Makers of video games often boast about their authenticity, and EA Sports, which makes several best-selling games, is no different. Its three-year-old college basketball game, NCAA March Madness, features university fight songs, the ability to replay classic college matchups from the past, and players who look and play like real college players (though NCAA amateurism rules bar commercial use of players' names). The (mostly) young people who play the game "coach" their favorite National Collegiate Athletic Association Division I team through a season or longer.
The game carries the NCAA's imprimatur and brings the association an unspecified sum in licensing revenue each year. This year's version, NCAA March Madness 2005, puts gamers in the position of deciding whether or not to crack down on wrongdoing by players and boosters. And in the eyes of Len Elmore, a member of the Knight Foundation Commission on Intercollegiate Athletics, that’s just a little more reality than the world needs, and sends a poor signal to young people about competition and ethics.
"Handouts and forbidden booster support are accepted as common behavior, and the gamers’ reward just might be a championship, albeit one that will be stripped at the end," Elmore, a former National Basketball Association player, lawyer and ESPN college basketball analyst, wrote in a column  this week for Sports Business Journal. "By then, however, the user’s euphoria and satisfaction of winning will dwarf any game-imposed sanction. To get rid of sanctions, just use the reset button."
The way the game works, "coaches" are alerted to possible rules violations by players and boosters and have to decide whether to discourage them before they happen or impose punishments after the fact. Their responses can either invite or ward off potential NCAA penalties.
For instance, a coach will get an e-mail message from a booster saying that alumni really (italicize) want the program to be successful and asking if they can "help" the coach recruit a particular player. (The implicit presumption is that the boosters will slip the kid some cash.) The coach can either discourage the help, or look the other way. If he or she chooses the latter, another message comes later, telling the coach that the team has been penalized for breaking the rules.
Elmore notes that the instructions for the game tell players that they need to run a "tight ship" or they risk hurting their teams. He also cites arguments by officials at EA Sports that "by creating a game that acknowledges the seamier side of college basketball and giving gamers the opportunity to repudiate it, EA Sports is doing its part to clean up the mess."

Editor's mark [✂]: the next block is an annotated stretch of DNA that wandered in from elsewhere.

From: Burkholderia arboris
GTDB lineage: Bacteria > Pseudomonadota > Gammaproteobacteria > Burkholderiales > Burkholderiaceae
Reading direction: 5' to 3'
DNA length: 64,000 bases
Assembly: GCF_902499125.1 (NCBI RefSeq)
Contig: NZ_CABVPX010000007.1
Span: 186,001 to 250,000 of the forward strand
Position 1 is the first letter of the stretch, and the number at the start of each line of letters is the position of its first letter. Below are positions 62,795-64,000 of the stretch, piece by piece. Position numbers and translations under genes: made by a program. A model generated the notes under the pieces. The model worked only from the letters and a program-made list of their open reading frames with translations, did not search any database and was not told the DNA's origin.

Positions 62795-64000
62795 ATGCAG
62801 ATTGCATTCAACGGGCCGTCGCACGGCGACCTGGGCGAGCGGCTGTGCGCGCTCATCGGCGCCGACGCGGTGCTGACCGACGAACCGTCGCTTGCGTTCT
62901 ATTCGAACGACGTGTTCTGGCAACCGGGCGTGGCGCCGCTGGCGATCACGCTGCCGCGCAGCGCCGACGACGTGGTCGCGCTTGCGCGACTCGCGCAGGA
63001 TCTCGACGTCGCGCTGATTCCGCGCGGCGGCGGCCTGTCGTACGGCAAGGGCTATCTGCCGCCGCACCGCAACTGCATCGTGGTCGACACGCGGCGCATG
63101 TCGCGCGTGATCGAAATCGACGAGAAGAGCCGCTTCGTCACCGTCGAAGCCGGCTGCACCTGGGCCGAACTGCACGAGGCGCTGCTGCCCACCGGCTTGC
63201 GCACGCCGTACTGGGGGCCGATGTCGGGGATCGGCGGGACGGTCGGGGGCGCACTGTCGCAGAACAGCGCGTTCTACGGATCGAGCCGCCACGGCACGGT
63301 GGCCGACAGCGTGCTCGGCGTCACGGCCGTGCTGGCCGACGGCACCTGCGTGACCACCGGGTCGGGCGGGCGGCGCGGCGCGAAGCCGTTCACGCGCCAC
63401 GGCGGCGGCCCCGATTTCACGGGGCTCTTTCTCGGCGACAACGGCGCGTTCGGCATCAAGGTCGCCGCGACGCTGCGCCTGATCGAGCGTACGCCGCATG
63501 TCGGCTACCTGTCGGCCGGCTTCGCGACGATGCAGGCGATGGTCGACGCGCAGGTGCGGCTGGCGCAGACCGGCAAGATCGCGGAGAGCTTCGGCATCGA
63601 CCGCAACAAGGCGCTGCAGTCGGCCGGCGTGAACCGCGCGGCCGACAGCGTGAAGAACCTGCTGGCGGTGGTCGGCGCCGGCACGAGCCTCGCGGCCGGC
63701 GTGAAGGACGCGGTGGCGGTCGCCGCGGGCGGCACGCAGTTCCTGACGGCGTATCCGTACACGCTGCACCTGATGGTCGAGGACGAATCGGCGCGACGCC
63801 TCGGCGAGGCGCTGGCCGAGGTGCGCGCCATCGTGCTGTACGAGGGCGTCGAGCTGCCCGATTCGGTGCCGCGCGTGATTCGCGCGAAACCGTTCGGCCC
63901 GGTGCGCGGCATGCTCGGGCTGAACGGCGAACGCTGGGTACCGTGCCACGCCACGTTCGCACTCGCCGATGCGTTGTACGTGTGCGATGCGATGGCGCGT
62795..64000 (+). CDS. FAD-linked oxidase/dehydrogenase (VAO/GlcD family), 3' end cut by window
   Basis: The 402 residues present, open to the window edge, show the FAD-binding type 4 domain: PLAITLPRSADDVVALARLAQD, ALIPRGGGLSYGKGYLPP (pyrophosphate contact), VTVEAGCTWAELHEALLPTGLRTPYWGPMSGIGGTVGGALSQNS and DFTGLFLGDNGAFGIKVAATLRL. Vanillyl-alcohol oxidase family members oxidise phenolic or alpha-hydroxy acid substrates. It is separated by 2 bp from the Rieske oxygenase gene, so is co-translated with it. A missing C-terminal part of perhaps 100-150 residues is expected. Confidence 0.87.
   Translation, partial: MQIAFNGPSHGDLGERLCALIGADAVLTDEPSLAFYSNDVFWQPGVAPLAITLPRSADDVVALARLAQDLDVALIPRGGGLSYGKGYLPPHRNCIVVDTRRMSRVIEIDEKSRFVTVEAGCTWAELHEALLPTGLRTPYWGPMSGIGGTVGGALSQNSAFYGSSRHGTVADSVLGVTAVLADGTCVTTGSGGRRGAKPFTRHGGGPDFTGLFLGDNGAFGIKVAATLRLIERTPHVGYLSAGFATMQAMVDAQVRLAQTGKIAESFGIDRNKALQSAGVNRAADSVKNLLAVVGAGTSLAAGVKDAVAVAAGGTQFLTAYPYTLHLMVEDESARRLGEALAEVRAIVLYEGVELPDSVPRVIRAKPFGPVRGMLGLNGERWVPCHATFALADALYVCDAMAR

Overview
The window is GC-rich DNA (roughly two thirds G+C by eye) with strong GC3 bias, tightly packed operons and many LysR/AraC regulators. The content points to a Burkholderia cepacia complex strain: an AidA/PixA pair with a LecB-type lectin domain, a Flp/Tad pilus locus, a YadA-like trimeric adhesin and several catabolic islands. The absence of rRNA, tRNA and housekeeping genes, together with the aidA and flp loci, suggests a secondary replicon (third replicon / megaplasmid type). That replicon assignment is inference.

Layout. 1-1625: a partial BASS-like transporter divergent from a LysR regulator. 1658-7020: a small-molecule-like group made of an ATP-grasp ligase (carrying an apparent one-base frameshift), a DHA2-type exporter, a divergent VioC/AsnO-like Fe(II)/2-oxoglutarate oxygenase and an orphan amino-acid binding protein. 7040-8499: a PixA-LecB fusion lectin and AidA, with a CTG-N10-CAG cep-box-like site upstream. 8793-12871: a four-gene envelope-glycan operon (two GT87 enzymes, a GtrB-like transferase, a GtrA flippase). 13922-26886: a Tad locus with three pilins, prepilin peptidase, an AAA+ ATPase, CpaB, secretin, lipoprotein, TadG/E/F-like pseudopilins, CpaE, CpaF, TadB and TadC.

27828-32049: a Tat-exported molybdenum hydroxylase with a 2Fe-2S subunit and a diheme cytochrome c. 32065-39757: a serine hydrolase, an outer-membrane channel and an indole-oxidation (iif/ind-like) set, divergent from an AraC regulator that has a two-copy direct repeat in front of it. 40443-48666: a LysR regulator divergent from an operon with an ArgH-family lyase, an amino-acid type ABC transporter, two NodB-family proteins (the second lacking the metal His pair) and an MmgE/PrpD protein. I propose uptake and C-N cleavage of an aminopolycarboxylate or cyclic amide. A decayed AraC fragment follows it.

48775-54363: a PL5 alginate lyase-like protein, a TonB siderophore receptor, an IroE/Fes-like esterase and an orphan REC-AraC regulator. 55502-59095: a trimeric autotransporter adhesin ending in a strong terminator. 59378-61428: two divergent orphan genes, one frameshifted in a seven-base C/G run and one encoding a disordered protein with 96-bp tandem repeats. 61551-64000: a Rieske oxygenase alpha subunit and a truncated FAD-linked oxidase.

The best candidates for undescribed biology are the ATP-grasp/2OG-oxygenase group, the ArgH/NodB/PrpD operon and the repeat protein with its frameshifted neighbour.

But that is unlikely to be the message they walk away with, he argues. "From what I have witnessed in adolescents playing the game, it merely provides an opportunity for another generation of young people to become comfortable in making the wrong decisions for the sheer lust of winning." (Disclaimer: The author of this article contributed research assistance for Elmore's column.)
Elmore largely absolves the NCAA for blame in the matter, saying that the association's staff "was not aware of all the details of this game feature and it was never the NCAA’s intention to provide such an illusory choice, especially to the adolescents and teenagers who compose the bulk of the players." A contractor for the NCAA, the Collegiate Licensing Company, reviewed the game on the NCAA’s behalf.
Elmore calls for significant changes to next year’s version of the game and urges the NCAA to ensure that its "licensees are held to the same standards as NCAA member institutions in promoting the virtues of intercollegiate sports rather than distorting those values to make a buck."
Neither EA Sports nor the Collegiate Licensing Company responded to requests for comment.
An NCAA spokesman, Erik Christianson, said in a prepared statement that "EA does not feel [the Elmore column] accurately depicts the features offered in the 'NCAA March Madness 2005' video game." He declined a request to elaborate.
But Christianson also said that "the NCAA and EA are organizing a series of meetings beginning next month to better develop our relationship and communications as the 2006 version is developed. We are confident that the more time that we are able to spend with EA Sports discussing their game designs and overall vision will result in fewer questions arising in the future."
He added: "It is clear to the NCAA that the team at EA Sports is truly looking to celebrate all that is great about collegiate athletics and showcase them in the best possible light."